2 sum it up: 2 films, 2 heyday roles for Haley Joel Osment

Bacon #: 2 (Forrest Gump / Tom Hanks -> Apollo 13 / Kevin Bacon)


#293. Lions

Often described as “the King of the Jungle”, lions have consistently been used as symbols of bravery, strength and power. While they have been abused in many venues, from gladiatorial coliseums to circus tents, they still remain as one of the most dangerous forces of nature (along with tigers and bears . . . oh my). In part due to their danger to humans, they are often hunted to maintain safety as much as they are for notoriety of big game hunters; sometimes to great, public outrage, as was the case with Cecil the lion. And while the lion is used in heraldry, as a constellation, and as a rank for Cub Scouts, very few films use lions as main, or even secondary, characters. It would almost seem they’re as rare in the realm of cinema as they are in the real world. This week’s two films highlight some movies that feature lions.

The Lion KingThe Lion King
Year: 1994
Rating: G
Length: 89 minutes / 1.48 hours

Part of the reason why lions aren’t more prominently featured in movies, aside from the opening credits logo for MGM, is because animals can’t talk. It’s difficult to have a main character who can’t emote through dialogue carry a story. Therefore, one of the options to give lions dialogue is through animation. One of the earliest animated lions was Kimba the White Lion, a Japanese anime that ran from 1965 to 1967. Recently, the series of CGI-animated Madagascar films have featured Ben Stiller as Alex the Lion, an animal kept in captivity in the Central Park Zoo. Most famously, the best animated film featuring lions was none other than The Lion King (1994). Even though there was some controversy around its similarity to Kimba the White Lion, The Lion King has remained popular despite this.

Mufasa (James Earl Jones) leads a pride of lions in the Pride Lands of Africa. His brother, Scar (Jeremy Irons), has been plotting to usurp the throne from him, but once Simba (Jonathan Taylor Thomas) is born, he is now one step lower on the hierarchical ladder to become king. By using a stampede of wildebeest, Scar manages to kill Mufasa and convince Simba it was the young cub’s fault. Running away to exile himself in the jungle, Simba grows up amongst his newfound friends, Timon (Nathan Lane) and Pumbaa (Ernie Sabella). Years later, with the Pride Lands in ruin, Simba (Matthew Broderick) returns to confront his uncle. Learning the truth of his father’s demise and accepting his rightful place as king, Simba defeats Scar and starts the “circle of life” over again with a child of his own.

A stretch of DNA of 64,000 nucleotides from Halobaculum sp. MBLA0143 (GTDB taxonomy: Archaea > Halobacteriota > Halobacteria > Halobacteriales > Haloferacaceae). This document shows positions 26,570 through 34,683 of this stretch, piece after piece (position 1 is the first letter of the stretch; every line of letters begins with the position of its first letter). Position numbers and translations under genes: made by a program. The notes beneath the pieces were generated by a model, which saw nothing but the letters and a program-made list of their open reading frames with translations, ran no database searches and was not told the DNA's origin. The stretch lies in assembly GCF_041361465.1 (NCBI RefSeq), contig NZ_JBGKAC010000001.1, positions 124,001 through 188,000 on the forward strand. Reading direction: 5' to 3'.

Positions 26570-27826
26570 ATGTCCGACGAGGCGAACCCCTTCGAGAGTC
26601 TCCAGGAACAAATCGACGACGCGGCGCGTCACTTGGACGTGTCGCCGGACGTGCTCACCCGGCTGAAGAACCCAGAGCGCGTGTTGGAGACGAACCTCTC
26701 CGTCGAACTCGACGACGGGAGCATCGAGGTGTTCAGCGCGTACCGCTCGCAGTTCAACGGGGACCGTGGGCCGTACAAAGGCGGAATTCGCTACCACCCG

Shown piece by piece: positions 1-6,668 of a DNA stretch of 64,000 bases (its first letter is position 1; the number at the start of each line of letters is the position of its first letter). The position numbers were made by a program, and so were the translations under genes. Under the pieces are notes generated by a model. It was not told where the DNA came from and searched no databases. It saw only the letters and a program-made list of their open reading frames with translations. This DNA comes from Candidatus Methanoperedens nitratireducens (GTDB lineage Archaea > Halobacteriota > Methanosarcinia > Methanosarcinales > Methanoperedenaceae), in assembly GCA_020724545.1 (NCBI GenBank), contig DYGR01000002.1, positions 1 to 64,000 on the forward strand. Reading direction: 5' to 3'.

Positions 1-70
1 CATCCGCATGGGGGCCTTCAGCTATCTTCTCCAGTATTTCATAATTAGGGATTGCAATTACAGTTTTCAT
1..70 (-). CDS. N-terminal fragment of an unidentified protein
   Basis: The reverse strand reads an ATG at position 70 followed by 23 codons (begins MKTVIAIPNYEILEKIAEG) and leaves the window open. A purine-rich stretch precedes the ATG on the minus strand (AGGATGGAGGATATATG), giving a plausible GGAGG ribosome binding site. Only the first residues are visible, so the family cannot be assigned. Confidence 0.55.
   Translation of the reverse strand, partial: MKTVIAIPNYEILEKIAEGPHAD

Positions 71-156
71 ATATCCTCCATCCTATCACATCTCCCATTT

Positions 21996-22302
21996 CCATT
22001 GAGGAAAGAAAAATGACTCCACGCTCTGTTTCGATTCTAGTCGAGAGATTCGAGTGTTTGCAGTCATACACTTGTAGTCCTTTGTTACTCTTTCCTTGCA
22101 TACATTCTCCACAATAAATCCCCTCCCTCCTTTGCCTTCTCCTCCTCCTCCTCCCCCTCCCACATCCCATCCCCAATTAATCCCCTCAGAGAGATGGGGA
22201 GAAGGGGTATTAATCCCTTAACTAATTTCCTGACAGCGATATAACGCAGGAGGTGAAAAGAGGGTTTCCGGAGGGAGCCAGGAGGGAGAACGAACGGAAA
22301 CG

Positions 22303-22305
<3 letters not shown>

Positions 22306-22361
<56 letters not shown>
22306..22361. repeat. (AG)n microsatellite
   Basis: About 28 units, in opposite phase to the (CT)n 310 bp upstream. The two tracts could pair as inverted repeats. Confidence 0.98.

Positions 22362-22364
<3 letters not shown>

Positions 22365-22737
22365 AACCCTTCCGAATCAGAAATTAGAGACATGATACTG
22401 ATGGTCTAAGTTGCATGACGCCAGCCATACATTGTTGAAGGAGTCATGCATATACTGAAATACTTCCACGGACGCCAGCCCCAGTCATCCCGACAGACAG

Secondhand LionsSecondhand Lions
Year: 2003
Rating: PG
Length: 109 minutes / 1.82 hours

An interesting way to play off of stereotypes is to create characters who exhibit the opposite traits. Sure, there are plenty of lions who represent strong ideals, like Aslan from the Chronicles of Narnia series. Still, a cowardly lion, like the one found in The Wizard of Oz (1940), is much more entertaining because he doesn’t act like one would expect a lion to act. Similarly, Alex the Lion from Madagascar (2005) was given his meat to him by zoo caretakers, thus depriving him of any hunting skills. Even the rehabilitated lion from Secondhand Lions (2003) became more like a housecat than a dangerous predator. However, just because a lion doesn’t act the way we think it should, we are often initially cautious because of the warnings about lions we have heard time and again over the years.

Brothers Hub (Robert Duvall) and Garth (Michael Caine) McCann were content living out the rest of their remaining days shooting at travelling salesmen and performing risky stunts. Unfortunately, their niece dropped her son, Walter Caldwell (Haley Joel Osment), off at their country home. As the teenage boy and his great uncles get to know each other, they eventually grow close. After Hub orders a retired lion from a circus, he’s disappointed to learn the lioness is tame, since he wanted to hunt the beast and mount its head on his wall. Escaping from her cage, the lioness adapts to the cornfield and makes it her territory. While Walter learns that the rumors of his great uncles’ wealth and adventures are true, his mother arrives to try and claim the fortune. It’s at this point when the old lioness steps in to protect Walter, giving him the ability to separate himself from his lyin’ mother for good.

2 sum it up: 2 films, 2 likeable lions